Thinking about all possibilities I could explore, I understood that if I put photography and music together, I would be able to balance the objective aspect of the former and the subjective aspect of later to convey a strong and clear social message. I just needed to define a theme.
Changing subject again…
In the late 1990s, I would go very often to Brasília’s central bus station because I didn’t have a car. As it happens to almost any bus station in the world, there were poor people wandering and asking for change. During that period, while waiting for the busses, I noticed that some people standing in the lines just ignored the other ones when they asked for some change. What a degrading situation! I felt very touched and restless at that situation because I saw it almost every time I was waiting for a bus.
How could someone just ignore the existence of another human being just because of their social condition?
Later when I bought a car, I noticed that the same situation happens on roads intersections. When someone asks for change or tries to sell stuff during the red light, some drivers just close the cars’ windows and ignore whoever is outside.
My project’s theme was defined. I would talk about people who need to sell things on roads intersections during the time the traffic light is red to get some earning. The final product: a video with photos of people selling stuff during the red light backed by a composition that aims to reflect the mood of their situation.
On that very Sunday night, I composed the piece that would be the video’s soundtrack. On Monday, I recorded the tune and sent to piano player Misael Silvestre and harmonica player Pablo Fagundes to record their instruments.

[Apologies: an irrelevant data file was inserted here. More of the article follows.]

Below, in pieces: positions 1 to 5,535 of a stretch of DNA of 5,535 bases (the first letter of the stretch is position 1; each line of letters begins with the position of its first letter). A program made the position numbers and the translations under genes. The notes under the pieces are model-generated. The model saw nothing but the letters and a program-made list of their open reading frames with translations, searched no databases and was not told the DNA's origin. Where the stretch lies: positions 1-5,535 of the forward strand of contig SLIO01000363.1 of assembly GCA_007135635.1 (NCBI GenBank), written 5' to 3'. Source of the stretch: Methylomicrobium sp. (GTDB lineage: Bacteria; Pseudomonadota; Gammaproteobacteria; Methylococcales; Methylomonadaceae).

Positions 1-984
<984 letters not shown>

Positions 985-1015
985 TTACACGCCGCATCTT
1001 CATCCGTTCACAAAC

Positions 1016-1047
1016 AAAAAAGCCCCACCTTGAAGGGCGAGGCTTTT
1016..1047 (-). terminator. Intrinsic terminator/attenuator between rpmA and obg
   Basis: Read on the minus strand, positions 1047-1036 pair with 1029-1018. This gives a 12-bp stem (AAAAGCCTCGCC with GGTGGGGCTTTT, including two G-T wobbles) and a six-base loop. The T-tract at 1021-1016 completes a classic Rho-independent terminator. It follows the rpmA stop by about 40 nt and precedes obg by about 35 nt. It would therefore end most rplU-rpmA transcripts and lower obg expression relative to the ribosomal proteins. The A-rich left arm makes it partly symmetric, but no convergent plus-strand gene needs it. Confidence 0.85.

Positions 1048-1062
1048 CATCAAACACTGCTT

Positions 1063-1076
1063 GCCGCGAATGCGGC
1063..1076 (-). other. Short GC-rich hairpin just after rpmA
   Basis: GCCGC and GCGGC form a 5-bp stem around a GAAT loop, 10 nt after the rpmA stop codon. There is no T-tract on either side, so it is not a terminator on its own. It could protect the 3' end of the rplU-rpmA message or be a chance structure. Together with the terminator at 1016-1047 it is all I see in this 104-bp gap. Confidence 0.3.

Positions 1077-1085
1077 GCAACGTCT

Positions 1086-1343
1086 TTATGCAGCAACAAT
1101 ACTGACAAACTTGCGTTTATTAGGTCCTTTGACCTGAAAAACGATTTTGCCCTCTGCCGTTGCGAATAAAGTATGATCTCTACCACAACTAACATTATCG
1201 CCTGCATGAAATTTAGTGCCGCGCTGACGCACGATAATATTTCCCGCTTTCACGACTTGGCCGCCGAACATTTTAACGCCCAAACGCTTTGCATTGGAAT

On Wednesday morning I left home to get the pictures. I was pretty nervous because I am too shy to approach people and ask if I can take pictures of them. Soon I realized that there would have stronger feelings involved.
Firstly, I felt uncomfortable when I introduced myself as a photographer. I had never thought about it and have always introduced myself as a musician despite having a camera in my hands. I felt I wasn’t good enough or didn’t have enough production to be called a photographer.” On that moment I decided I would be musician AND photographer.
Secondly, spending some time chatting with the people I approached was overwhelming. As a guy who has never had problems to find jobs in music and has skills to find jobs on other fields if needed, it was heartbreaking* to chat with people who found on the traffic light trade their only option to earn something.
Can you imagine yourself waiting for a red light, rain or shine, to be able to earn some money? You will have 30 or 45 seconds to succeed. If nobody buys anything from you, you’ll have to wait for the next red light.
Can you imagine yourself trying to show what you have in your hands to someone inside a car and finding that the person is utterly motionless, like made of stone, pretending you are not there? Those people face these situations every single day.
Just give yourself some time to think about it.
When I got home, I just selected the pictures and edited the video as you can see below.
This was my first public work as a photographer and it showed me that I can use my arts – photography and music, to help people. I’ll do it more.
* Because of my limited vocabulary, I don’t know if the word “heartbreaking” is strong enough to conveys what I felt. It was one of the strongest feelings I have ever felt. You can replace “heartbreaking” to the strongest same-meaning word you know.